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Use: User=myuser In your unit file. This is documented in man systemd.exec Also, custom files should not go in /usr/lib/systemd/system, they should go in /etc/systemd/system. The former is where packages install their files. The later is where system administrators should put their files.


Windows administrator is closer to Linux Super-user than root. In windows, the system is the closest equivalent to root. Note that Windows 10 should automatically delete the Windows.old folder one month after you performed your upgrade. Officially, it can be deleted with 'disk cleanup'. See the exact step-by-step guide here


I understand that in Windows 10 Administrator is equivalent to the SuperUser in Linux. It's not. First, administrators are constrained by UAC. If you're logged in as an administrator, but aren't granted full access, first make sure you're using an elevated Command Prompt window (e.g. by holding Ctrl+Shift while opening it, and getting the UAC prompt). (...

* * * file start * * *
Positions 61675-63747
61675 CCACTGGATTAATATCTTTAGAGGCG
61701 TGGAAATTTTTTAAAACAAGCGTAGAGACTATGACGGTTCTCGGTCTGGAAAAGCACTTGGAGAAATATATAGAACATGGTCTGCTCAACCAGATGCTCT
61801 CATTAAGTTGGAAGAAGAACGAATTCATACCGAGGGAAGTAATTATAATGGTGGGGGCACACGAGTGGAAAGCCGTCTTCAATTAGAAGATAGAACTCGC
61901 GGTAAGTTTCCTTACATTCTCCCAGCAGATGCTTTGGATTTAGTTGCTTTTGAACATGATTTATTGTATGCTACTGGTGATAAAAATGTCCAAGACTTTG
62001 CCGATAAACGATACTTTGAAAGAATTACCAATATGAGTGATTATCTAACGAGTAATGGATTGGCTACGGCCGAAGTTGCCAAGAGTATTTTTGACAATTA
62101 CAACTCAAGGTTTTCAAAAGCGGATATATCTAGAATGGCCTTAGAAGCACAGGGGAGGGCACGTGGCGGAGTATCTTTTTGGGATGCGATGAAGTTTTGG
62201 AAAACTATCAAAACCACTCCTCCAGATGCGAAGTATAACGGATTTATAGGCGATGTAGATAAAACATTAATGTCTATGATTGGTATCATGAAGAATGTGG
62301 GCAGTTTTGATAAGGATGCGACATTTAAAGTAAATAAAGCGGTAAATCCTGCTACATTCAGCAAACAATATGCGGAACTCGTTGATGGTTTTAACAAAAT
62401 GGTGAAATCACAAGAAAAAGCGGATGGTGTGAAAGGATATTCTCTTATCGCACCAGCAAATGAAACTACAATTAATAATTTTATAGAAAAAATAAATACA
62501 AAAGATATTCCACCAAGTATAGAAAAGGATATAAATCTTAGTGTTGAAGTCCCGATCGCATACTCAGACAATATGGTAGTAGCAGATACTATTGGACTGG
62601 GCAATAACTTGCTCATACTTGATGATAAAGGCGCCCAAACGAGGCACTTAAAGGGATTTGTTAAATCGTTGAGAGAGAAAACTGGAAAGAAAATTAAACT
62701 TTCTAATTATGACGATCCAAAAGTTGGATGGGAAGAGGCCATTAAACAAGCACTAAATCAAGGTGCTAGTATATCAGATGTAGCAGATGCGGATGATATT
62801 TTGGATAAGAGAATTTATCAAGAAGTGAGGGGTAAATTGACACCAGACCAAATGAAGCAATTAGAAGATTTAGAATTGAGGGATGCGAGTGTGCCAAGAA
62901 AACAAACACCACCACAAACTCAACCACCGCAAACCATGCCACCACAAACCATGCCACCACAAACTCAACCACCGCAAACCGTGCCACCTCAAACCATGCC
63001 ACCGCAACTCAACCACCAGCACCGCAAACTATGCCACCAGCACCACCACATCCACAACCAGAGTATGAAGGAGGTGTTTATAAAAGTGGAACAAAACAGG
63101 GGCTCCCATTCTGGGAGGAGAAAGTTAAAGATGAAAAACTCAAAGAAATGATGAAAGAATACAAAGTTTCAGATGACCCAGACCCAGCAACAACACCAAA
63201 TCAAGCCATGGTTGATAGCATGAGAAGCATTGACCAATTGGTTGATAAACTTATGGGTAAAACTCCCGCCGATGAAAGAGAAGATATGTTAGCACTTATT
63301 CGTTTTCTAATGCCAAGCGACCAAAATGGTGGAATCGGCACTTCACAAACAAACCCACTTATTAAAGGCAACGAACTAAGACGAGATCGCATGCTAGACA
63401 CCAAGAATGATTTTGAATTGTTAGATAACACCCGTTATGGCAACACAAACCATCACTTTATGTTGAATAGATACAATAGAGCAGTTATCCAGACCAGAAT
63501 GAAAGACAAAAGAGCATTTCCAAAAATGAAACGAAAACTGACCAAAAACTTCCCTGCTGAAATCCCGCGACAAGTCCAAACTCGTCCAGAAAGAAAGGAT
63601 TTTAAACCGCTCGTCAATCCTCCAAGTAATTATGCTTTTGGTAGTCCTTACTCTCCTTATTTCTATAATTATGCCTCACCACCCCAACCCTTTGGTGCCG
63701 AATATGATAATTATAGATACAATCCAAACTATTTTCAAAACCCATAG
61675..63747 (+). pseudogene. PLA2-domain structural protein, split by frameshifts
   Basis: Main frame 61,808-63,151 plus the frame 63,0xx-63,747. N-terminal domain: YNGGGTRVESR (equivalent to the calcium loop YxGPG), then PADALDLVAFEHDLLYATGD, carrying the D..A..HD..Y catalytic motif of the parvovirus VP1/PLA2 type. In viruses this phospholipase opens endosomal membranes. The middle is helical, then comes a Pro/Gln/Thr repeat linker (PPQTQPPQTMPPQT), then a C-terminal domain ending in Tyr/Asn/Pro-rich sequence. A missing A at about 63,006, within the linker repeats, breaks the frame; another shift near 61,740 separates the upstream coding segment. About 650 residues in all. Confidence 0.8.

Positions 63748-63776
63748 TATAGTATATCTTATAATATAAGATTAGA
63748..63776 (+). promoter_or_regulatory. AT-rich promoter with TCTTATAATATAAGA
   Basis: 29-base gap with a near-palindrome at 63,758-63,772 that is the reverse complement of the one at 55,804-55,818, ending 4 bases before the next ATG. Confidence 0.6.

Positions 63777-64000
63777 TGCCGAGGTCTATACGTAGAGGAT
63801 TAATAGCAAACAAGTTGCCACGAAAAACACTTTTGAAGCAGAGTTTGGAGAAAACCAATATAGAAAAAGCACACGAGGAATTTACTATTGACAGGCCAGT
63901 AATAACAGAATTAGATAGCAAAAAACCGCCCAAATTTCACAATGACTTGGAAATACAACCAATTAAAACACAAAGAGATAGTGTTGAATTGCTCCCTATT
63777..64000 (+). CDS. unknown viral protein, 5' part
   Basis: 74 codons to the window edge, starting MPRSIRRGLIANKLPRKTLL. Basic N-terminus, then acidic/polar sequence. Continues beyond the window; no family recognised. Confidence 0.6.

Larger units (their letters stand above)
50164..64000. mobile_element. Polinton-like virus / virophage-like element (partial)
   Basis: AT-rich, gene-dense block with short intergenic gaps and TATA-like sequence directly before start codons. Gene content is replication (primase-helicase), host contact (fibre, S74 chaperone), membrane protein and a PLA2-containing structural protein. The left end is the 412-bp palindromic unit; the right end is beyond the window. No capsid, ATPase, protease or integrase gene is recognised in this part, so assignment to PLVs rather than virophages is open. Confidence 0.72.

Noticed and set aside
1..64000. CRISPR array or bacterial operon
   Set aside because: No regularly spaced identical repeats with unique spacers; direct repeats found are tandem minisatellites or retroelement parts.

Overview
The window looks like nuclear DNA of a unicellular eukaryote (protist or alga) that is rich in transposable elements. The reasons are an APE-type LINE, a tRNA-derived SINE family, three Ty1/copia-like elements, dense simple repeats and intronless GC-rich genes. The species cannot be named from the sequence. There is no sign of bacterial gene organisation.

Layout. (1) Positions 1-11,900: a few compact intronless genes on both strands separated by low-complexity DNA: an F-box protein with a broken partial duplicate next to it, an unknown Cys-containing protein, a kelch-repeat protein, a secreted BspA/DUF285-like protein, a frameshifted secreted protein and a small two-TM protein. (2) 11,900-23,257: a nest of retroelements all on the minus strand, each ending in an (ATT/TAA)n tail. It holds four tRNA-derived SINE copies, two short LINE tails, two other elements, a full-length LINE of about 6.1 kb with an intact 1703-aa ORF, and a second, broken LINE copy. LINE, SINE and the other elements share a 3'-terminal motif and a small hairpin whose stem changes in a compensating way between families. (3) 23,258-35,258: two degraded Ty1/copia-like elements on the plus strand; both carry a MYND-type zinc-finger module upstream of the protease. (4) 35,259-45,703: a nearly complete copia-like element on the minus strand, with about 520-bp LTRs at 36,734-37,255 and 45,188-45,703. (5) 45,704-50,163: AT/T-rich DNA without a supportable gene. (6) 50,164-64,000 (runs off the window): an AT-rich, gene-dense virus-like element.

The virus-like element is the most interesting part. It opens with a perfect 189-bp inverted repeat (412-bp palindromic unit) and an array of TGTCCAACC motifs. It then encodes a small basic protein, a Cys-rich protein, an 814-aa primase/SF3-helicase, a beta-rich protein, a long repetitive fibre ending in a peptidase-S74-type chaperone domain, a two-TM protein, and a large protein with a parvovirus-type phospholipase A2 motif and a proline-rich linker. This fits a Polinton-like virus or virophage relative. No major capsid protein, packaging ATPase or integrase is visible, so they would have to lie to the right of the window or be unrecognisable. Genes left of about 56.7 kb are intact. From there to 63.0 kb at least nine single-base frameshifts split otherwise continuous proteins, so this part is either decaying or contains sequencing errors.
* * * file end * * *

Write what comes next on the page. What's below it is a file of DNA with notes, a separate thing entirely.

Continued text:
I assume that the reason for the error is that the user exists in the old file system, but not the new one that you have changed to with chroot. If I knew exactly where all the user details are held, I could advise on which files and directories from the old file system should be copied / linked / mounted into the new, in order that the old users can log ...

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